The Rolling Stones are More Important Than the NHL Playoffs

You can say the Rolling Stones are more important than a lot of things. They’re arguably the greatest band of all-time, in the discussion with the Beatles and Nickelback (obvi). But now you can say emphatically that they are more important than the NHL playoffs, even at their old age.

Why is that? Because this weekend, the Stones created a scheduling mess for the Kings-Blackhawks series. They were booked to play at the United Center in Chicago on Friday and Monday, so the NHL had to schedule the opening two games of the Western Conference finals for Saturday and Sunday.

That’s right, the Kings and Blackhawks had to play their two most critical games this year to-date on back-to-back nights. I didn’t know playing playing hockey two straight days was even physically possible, given the taxing, brutal nature of the sport. Anyone who saw the hit that LA’s Mike Richards took in Game 1 will be nodding their head.

I get that this is somewhat of a farewell tour for the Stones, celebrating that they’ve been in rock and roll for more than 50 years (the tour is called “50 and Counting”). And they have every right to play in Chicago, one of the biggest markets in the country.

But shouldn’t someone have had the foresight that there was a strong possibility the Blackhawks were still going to be playing last weekend? As Sports Illustrated pointed out, the team was 27-5-3 at the time the Stones tour was booked. I get that the NHL playoffs are very unpredictable, but still, even I with my limited NHL knowledge could have prognosticated that the Chicago would make it to the Western Conference finals.

Could the NHL have done anything about this? Not sure. I don’t know how much control they have over the United Center scheduling, but I have to imagine that there is a separate United Center team that handles all of the arena’s music bookings and they just factor in when the Bulls and Blackhawks games are into that schedule. So I’m sure the NHL bitched and moaned a little bit when they saw what had happened, since they probably have a TV contract with NBC Sports that they have to schedule their games every other day or so and they have to fit this series into a tight window given the Kings and Blackhawks both played the full seven games in the Western semis.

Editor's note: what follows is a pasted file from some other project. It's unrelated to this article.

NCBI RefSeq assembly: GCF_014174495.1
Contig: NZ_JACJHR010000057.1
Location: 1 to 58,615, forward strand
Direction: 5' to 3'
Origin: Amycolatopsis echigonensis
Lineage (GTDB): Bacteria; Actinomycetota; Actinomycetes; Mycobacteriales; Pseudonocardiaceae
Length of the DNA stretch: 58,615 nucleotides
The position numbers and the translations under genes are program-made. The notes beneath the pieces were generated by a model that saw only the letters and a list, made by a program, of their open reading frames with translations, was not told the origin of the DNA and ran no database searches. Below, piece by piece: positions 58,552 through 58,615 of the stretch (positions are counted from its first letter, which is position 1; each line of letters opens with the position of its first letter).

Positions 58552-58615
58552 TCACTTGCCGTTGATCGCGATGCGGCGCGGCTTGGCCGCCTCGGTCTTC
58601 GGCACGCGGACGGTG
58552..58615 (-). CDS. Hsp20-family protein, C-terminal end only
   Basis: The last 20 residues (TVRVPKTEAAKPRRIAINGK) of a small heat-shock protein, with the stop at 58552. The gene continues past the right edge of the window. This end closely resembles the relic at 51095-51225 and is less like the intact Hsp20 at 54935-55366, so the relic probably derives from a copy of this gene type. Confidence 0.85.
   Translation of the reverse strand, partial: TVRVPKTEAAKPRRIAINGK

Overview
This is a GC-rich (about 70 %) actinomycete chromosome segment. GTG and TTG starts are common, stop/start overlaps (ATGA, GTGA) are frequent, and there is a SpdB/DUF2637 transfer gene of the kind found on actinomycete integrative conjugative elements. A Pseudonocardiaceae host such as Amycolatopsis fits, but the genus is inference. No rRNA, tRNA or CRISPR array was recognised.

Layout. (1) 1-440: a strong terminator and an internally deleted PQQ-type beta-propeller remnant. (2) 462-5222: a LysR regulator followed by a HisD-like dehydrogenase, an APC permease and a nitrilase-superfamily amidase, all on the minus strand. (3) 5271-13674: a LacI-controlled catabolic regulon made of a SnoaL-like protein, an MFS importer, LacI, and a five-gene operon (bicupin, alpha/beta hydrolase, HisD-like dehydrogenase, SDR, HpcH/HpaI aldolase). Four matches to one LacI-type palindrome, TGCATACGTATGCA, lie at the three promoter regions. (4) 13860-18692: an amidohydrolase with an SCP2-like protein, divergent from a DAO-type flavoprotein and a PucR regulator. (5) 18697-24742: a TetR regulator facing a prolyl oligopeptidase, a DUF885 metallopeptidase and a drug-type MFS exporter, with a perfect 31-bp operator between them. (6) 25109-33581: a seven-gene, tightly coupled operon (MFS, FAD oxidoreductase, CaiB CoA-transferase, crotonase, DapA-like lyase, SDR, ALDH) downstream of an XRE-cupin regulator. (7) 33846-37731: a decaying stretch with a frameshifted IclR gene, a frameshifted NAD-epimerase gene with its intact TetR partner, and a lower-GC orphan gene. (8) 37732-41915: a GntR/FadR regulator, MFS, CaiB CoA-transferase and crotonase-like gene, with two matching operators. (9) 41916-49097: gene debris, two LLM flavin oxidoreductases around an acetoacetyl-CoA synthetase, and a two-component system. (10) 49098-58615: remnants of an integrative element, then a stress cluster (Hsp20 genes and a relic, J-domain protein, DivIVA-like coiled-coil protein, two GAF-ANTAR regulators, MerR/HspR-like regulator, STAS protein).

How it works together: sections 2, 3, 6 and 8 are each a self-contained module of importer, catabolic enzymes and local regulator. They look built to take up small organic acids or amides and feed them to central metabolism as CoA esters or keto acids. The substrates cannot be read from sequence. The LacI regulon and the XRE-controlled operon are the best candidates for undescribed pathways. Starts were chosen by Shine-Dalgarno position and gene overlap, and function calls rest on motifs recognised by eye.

But I imagine the United Center just shrugged and said “Are you going to be able to charge ticket prices like the Stones? Didn’t think so.” And then an amendment to that: “Would you be able to bring Taylor Swift to our venue? Didn’t think so. OMG OMG OMG!”

The United Center had a tough choice. It was either NHL playoffs, or Mick Jagger putting moves on Taylor Swift.

The United Center had a tough choice. It was either NHL playoffs, or Mick Jagger putting moves on Taylor Swift.

Or maybe Chicago did this on purpose. Maybe they knew that the home team Blackhawks would have the advantage over any visiting team that had to play games on consecutive nights. Not sure how comfy Chicago hotels are, but I do know a night’s sleep in your own bed beats a night’s sleep in a hotel every time. And it showed for the Kings, who looked weary in Game 2, giving up more than three goals for the first time in their last two playoff runs. Magically, with a night off in between games, they got back to business last night in their 3-1 win to make the series 2-1 Blackhawks.

Bottom line? This might have been just an honest scheduling mistake, but it also shows the continued irrelevance of the NHL. I tried to help them with this post, but it hasn’t worked out. Would this type of scenario, where a team would have to adjust the day it played a game because of a concert, have ever happened in the NFL playoffs? Nope, nope, nope. All of America would have been crying foul. In this case, I’m not sure most of America knows that the NHL playoffs are happening right now.